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Miss Saigon

A stage setting at the Miss Saigon production

A moving yet tragic love story involving an Asian woman and her American lover, Miss Saigon is one of the highest-grossing musicals ever. It’s based on the 1904 opera Madame Butterfly by Giacomo Puccini. The setting of the plot is located to the 1970s Saigon during the Vietnam War, so the story of Madame Butterfly’s marriage between a geisha and an American lieutenant is replaced by a romance between a Vietnamese bargirl and a US Marine.

Miss Saigon is a musical by Claude-Michel Schönberg and Alain Boublil, with lyrics by Richard Maltby Jr. and Boublil. The show first premiered in London in 1989 and opened on Broadway in 1991. The London revival in 2014 has set a world record of opening day ticket sales, with sales of more than £4 million reported. The musical was Schönberg and Boublil’s second major success after Les Misérables in 1985.

Production History

The idea for Miss Saigon was inspired by a photograph, which Schönberg found in a magazine. The photo showed a Vietnamese mother leaving her child at a departure gate at an airbase to board a plane headed for the US, where the child’s ex-GI father would be in a better position to provide a good life for the child. Schönberg thought of this as the ultimate sacrifice, which is the central idea of Miss Saigon’s plot.

Original West End production

Miss Saigon premiered at the Theatre Royal, Drury Lane, on September 20, 1989, and closed on October 30, 1999, after 4,264 performances. The show was directed by Nicholas Hytner, with stage design by John Napier and musical staging by Bob Avian. In 1994, the show became the Theatre Royal’s longest-running musical, surpassing the record by My Fair Lady.

The original West End cast was:

  • Lea Salonga as Kim
  • Jonathan Pryce as The Engineer
  • Simon Bowman as Chris
  • Peter Polycarpou as John
  • Claire Moore as Ellen
  • Keith Burns as Thuy
  • Isay Alvarez as Gigi

Original Broadway production

In Broadway, the musical debuted at the Broadway Theatre on April 11, 1991, and closed on January 28, 2001. The production also had Hytner as director, Napier as the set designer, and Avian as the musical stager. The lighting design was by David Hersey, and costume design was by AndreaneNeofitou and Suzy Benzinger.

The original Broadway cast included:

  • Lea Salonga as Kim
  • Jonathan Pryce as The Engineer
  • Willy Falk as Chris
  • Hinton Battle as John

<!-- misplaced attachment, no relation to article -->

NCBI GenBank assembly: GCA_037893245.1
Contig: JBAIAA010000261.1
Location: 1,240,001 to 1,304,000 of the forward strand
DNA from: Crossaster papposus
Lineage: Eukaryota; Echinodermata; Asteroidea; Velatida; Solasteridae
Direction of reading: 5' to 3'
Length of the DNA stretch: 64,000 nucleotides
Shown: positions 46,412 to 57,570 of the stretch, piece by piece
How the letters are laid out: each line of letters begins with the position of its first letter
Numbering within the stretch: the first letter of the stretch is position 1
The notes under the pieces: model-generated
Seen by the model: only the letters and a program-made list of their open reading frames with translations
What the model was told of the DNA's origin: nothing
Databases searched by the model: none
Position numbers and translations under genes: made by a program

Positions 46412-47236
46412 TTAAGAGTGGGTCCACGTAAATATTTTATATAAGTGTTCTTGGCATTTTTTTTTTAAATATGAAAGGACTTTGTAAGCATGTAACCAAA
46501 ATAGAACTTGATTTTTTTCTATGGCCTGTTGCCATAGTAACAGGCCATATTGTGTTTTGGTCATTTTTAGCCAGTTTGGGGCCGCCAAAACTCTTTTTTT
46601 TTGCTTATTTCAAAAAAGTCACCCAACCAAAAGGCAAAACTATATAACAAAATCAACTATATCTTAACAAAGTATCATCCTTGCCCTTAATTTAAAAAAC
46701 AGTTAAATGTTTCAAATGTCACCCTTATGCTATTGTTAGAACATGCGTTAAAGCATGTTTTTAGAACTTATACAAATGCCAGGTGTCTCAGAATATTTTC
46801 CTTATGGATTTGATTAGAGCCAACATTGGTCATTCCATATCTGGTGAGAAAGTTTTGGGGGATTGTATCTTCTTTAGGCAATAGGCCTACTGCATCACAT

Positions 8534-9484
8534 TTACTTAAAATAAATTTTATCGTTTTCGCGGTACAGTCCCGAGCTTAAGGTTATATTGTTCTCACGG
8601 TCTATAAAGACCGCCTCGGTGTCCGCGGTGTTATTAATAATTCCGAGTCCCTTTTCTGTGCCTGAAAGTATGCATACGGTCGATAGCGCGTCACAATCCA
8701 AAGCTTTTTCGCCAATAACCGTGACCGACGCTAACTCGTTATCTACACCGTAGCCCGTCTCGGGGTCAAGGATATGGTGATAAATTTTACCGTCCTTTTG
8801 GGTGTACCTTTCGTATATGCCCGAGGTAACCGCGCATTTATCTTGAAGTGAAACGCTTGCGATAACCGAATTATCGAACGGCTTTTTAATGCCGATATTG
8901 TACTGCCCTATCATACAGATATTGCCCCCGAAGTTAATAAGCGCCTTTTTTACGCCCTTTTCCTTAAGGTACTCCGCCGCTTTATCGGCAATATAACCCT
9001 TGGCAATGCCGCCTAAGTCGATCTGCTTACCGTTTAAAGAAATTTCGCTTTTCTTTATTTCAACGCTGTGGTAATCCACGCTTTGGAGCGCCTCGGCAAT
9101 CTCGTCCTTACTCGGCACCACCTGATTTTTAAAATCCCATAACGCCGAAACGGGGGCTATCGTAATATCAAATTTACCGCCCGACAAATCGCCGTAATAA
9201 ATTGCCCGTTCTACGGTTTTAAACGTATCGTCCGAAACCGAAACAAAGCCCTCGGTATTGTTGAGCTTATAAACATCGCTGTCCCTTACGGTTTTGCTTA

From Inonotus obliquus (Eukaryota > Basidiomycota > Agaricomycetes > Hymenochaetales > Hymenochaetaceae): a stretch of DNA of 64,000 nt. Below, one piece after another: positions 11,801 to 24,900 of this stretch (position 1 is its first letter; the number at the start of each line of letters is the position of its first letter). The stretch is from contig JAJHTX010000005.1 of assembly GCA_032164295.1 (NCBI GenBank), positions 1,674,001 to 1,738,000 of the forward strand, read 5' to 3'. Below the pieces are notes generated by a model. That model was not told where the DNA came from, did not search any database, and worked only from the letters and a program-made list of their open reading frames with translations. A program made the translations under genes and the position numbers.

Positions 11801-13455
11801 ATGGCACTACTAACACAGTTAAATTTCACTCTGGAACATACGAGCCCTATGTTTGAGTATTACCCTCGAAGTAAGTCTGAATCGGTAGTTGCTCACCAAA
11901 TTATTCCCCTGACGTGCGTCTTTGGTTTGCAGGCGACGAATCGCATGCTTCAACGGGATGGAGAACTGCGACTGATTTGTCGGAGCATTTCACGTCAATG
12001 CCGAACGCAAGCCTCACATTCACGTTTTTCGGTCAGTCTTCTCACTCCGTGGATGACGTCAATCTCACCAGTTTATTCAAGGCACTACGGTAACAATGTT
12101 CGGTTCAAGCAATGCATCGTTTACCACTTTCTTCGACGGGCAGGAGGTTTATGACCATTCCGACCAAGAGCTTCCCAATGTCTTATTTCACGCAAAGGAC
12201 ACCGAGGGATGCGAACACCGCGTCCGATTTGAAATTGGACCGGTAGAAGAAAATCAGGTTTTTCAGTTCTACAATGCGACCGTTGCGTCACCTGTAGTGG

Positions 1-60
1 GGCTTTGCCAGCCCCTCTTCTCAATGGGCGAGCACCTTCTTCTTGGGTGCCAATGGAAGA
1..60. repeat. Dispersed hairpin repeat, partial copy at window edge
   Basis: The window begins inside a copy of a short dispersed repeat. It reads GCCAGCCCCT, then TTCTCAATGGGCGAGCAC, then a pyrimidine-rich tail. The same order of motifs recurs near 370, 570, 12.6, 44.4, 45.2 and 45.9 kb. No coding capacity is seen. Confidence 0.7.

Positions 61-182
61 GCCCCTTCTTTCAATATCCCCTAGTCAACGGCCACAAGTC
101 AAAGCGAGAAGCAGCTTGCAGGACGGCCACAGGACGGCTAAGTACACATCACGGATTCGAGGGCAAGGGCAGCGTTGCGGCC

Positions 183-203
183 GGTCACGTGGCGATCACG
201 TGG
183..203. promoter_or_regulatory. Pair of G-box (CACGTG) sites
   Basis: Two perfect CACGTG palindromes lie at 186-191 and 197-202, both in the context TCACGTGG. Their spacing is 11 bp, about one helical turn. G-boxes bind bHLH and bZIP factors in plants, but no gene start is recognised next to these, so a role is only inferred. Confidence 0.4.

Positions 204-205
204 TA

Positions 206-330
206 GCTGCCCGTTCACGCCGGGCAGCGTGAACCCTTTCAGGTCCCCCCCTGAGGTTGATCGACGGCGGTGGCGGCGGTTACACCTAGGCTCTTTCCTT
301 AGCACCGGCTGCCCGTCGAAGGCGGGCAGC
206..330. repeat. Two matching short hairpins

• Liz Callaway as Ellen
  • Barry Bernal as Thuy
  • Marina Chapa as Gigi

Plot Overview

Miss Saigon is an epic and daring adaptation of Puccini’s 1904 opera that is universal in its emotional power. Reframing Puccini’s original story by setting it during the Vietnam War, Miss Saigon is a powerful love story in a war-torn country, telling a tragedy of passion and beauty.

Before the end of the Vietnam War, Chris, an American soldier, goes to a party with his fellow US Marines on a Saigon bar and brothel. That day, it was Kim’s first day as a bargirl. The seventeen-year-old girl readies herself with the other girls for the night’s show. Chris was a sergeant disenchanted by the bar scene but was encouraged by his friend John to go with a girl.

Kim’s innocence and obvious lack of experience strike Chris. John buys a room for Chris and the virgin Kim. Kim was shy, but she dances with Chris. They eventually slept together and got to talking in the morning. The two fell in love. The bargirls hold a wedding ceremony for Chris and Kim. However, Thuy, Kim’s cousin to whom she is betrothed at 13 years old, arrives at the scene to take her home. Thuy was an officer of the Vietnamese army and got disgusted to find Kim with a white man. They confront each other, but Kim tells Thuy that their arranged marriage will not happen anymore because their parents are dead.

The scene cuts to three years later, where Vietnam is reunified. Chris and Kim are forced apart, and each found their way. Kim has been hiding in an impoverished area and still believing that Chris will return. Meanwhile, Chris got married in America with Ellen as he never had any contact with Kim anymore and was unsure if she was still alive.

Thuy, now a commissar in the new Communist government of Vietnam, ordered soldiers to look for Engineer, have him find Kim, and bring her to him. The soldiers find Engineer and Kim, and Kim refuses Thuy’s renewed offer of marriage. Kim introduces him to Tam, her son from Chris. Thuy got furious and tried to kill Tam with a knife, but Kim shoots him dead to save her son. She flees and tells the Engineer what she has done. The three set out on a ship to Bangkok with other refugees.